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Black Tot Rum Tasting

Our luck in Philly continued last Friday when we were summoned to a belated Black Tot Day celebration and tasting of the super-rare Black Tot Rum.

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Mike iconDrinking History
by Mike Streeter

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A 300 year old Royal Navy tradition came to an end on July 31st, 1970 when the last daily rum ration was served to enlisted  sailors.  That day became known as Black Tot Day and is observed annually by historians and rum enthusiasts alike; usually with plenty of singing, time-honored toasts, and Navy-style rum.

The Black Tot celebration at Rum Bar began with several rounds of Navy grog shortly followed by shots of Pusser’s British Navy Rum.  Good cheer ensued and an endless array of traditional Navy toasts were called out.  ”To sweethearts and wives, may they never meet” seemed to be our favorite.

Belated Black Tot Day
Shot of Pusser's
Cheers

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At one point our friend and noted author, Ian Williams, broke into song with “It was 40 years ago today, the Navy took the rum away” to the tune of the old Beatles song, of course.  He followed with a laid back account of Navy folklore and history.  As a writer and rum expert, there’s no better person to explain Royal Navy tradition.  Ok, the British accent helped create the mood as well.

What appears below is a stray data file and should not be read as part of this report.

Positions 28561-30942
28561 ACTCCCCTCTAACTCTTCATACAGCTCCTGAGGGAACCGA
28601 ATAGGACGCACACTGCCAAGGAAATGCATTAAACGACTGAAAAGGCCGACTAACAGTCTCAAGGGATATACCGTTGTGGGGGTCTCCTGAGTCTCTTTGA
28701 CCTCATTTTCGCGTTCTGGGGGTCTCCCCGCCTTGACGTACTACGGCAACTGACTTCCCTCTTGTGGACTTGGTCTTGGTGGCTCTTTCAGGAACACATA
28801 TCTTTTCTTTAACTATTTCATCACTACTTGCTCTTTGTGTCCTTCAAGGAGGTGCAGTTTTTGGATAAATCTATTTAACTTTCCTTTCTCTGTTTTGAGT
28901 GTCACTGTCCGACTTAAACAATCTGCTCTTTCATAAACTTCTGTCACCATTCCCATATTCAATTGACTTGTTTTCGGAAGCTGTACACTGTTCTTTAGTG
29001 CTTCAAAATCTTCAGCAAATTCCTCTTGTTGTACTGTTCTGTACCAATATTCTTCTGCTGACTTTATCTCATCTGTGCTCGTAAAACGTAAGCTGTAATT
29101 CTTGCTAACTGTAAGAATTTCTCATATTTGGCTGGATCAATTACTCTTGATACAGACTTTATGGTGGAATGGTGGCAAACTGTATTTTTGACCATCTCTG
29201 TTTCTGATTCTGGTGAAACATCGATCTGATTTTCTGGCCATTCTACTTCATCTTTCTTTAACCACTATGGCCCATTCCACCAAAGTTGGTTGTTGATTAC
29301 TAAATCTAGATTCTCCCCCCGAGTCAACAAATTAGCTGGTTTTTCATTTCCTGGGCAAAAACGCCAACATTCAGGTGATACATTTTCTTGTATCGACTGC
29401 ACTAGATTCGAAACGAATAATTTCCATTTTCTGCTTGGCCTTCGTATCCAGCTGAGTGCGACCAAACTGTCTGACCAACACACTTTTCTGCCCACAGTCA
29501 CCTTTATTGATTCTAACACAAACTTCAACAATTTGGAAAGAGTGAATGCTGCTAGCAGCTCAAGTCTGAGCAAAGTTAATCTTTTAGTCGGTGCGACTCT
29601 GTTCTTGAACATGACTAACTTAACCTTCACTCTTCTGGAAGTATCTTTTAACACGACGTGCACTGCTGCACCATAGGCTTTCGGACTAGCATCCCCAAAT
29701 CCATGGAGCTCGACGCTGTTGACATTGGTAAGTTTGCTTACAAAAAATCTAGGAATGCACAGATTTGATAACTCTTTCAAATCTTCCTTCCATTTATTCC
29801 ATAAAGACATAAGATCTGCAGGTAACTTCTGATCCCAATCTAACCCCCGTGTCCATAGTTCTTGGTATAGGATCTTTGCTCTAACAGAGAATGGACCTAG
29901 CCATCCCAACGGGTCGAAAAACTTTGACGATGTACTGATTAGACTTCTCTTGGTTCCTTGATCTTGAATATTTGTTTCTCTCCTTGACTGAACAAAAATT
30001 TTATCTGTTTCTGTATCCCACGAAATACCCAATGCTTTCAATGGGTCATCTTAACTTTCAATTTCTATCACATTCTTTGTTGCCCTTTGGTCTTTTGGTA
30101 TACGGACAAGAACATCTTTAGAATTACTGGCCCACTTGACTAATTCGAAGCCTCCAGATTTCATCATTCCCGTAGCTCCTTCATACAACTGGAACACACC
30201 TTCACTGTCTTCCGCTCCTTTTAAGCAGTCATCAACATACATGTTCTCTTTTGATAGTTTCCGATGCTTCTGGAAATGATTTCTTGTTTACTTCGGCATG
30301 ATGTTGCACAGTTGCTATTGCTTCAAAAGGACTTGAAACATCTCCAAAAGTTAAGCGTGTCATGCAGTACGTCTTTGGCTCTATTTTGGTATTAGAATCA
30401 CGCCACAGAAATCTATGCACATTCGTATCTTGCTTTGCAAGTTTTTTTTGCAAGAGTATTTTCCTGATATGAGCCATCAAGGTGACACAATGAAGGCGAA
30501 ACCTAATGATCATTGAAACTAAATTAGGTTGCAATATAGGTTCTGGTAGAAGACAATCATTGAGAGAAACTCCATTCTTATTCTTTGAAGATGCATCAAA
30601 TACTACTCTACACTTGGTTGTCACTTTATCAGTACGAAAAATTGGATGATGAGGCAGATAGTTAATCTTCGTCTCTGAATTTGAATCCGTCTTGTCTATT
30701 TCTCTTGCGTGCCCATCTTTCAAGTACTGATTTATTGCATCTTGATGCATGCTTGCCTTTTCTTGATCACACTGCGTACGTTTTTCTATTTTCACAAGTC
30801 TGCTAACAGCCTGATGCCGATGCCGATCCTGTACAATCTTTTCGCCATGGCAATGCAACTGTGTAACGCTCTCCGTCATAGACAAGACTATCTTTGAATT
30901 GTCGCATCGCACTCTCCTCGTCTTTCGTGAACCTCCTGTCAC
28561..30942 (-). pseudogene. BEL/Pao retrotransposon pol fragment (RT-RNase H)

Ian Williams & Adam Kanter
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Later in the evening, a bottle of Black Tot Rum made its way from a perch on the very top shelf of Rum Bar’s stock to a cozy spot in front of us, encircled by several large snifters.  The story of this super-rare rum is an interesting one.  When the Royal Navy ended the daily rum ration in 1970, the remaining stock of rum was put into storage and left to rest for nearly 40 years sealed in imperial stone flagons.  That same rum was discovered, rebottled and released on July 31st, 2010, the 40th anniversary of Black Tot Day.

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Ian Williams and Adam Kanter did the honors of opening the well-sealed bottle and poured a sample for everyone in our party.  We slowly savored the “liquid history” of Black Tot and marveled at its unique character and complexity.  Terms like “big,” “bold,” and “beautiful” were thrown around and we all agreed that rum of this quality was rare without question.  Another series of toasts were called out and the evening continued to unfold with high spirits and the company of good friends.

So, next year on July 31st, remember that dark day in 1970 when at “6 bells in the forenoon watch” the final rum ration was served.  A very dark day indeed.  Cheers!!